The town appealed, arguing the PSC’s determination of necessity — the basic requirement for allowing a project to be constructed at ratepayer expense — was based on an incorrect interpretation of state law. The PSC also appealed Bjerke’s order to reconsider the route.

The town’s key argument is one that opponents of the line have made all along: that it does not meet the statutory requirements of such a large expenditure.

Under state law, the Public Service Commission may only approve a project of this scope, which is ultimately paid for by utility customers, if it “satisfies the reasonable needs of the public for an adequate supply of electric energy.”

Just three years earlier, the PSC had granted ATC permission to build CapX2020 on the grounds that it was needed to ensure reliability for the La Crosse area. When it came to Badger Coulee, the commission instead found the project would provide “reliability benefits.”

Town attorney Frank Jablonski argues that La Crosse’s needs were already met by the CapX line.

The project owners — and the PSC — contend Badger Coulee will be needed to meet peak demand within a decade.

The PSC also says projects can satisfy “the reasonable needs of the public” in different ways. By using the plural word “needs,” the Commission argues, the Legislature recognized that different energy needs can be satisfied by different types of projects.

According to the PSC, state law requires judges to defer to the Commission’s expertise in making decisions, saying it’s not the court’s place to set state energy policy or to decide if the project is in the public interest.

The town also contests the secondary rationale — that building Badger-Coulee would offset the need for $190 million in other work.

“It is manifestly irrational to spend (approximately) $600+ million to solve problems that even the Project’s proponents can only ascribe a cost of less than $200 million,” the brief states.

The PSC notes that those avoided costs are in addition to net economic benefits, which it estimates will result in savings of $118 million and $702 million for consumers.

With no fuel costs, wind energy can offset the need for more expensive power sources, such as coal. There are significant wind resources in Minnesota and the Dakotas, but there aren’t enough high-voltage lines to efficiently send that electricity to more densely populated areas in Wisconsin.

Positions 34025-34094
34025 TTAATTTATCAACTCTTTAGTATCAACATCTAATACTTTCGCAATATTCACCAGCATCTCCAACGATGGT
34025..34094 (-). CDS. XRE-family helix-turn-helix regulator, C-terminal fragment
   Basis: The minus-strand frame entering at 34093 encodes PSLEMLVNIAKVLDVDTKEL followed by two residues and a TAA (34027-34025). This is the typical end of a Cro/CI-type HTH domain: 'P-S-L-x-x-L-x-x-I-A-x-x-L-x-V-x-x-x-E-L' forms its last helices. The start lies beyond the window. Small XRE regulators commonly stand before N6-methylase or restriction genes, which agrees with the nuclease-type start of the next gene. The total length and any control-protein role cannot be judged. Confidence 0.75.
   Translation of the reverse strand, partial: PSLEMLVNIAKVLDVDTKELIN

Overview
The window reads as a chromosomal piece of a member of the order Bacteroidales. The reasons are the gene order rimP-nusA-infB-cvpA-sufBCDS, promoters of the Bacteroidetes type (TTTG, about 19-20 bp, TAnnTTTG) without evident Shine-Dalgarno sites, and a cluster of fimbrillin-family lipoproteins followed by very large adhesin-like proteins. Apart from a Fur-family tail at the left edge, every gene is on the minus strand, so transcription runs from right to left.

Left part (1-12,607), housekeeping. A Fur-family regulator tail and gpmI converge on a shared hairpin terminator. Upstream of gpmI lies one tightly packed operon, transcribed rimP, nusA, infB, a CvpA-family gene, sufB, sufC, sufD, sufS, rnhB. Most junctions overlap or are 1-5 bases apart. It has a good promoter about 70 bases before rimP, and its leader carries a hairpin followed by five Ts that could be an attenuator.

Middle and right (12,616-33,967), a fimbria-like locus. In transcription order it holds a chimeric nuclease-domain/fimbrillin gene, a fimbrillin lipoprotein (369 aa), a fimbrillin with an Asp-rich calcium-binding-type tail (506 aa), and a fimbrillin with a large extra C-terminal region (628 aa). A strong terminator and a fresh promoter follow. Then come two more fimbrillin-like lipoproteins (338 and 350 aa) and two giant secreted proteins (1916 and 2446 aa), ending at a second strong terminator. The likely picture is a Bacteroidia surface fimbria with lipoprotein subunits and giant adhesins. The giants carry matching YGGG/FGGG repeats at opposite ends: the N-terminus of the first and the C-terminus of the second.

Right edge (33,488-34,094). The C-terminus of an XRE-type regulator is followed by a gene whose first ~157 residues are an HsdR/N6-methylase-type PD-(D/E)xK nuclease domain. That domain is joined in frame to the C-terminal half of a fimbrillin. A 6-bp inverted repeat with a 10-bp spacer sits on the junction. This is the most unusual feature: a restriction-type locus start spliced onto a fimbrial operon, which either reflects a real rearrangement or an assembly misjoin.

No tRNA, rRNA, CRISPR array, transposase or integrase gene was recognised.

It’s estimated that Badger Coulee will allow the development of about 2,750 megawatts of new wind generation capacity, equal to roughly a third of Wisconsin’s current coal-fired capacity.

Photos: Badger Coulee construction in Jackson County(tncms-asset)20079f64-0860-11e8-9883-00163ec2aa77[3](/tncms-asset)

Chuck Miller, Winona Daily News 

An S-64 Skycrane operated by Erickson Aviation Services prepares to take off during construction of the Badger Coulee transmission line near Taylor, Wis.

Super Fan: 81-year-old has attended every Super Bowl

PORTLAND, Maine — Donald Crisman has more than a half-century of Super Bowl memories behind him, from taking a 24-hour train ride to Super Bowl II to seeing his beloved New England Patriots win in overtime last year.

But he says the 52nd Super Bowl featuring the Philadelphia Eagles and the Patriots on Sunday just might be his final big game.

The 81-year-old resident of Kennebunk, Maine, is a member of the ever-shrinking “Never Miss a Super Bowl Club” that’s attended every season finale since its inception in 1967. He has bought his own ticket every year except one.

Crisman was featured in a 2010 Visa commercial along with three friends who had attended every Super Bowl. He is attending this game with a heavy heart because friend Larry Jacobson of San Francisco died last fall. Crisman said attending the game without Larry would be different, and he might not have gone if the Patriots weren’t in it.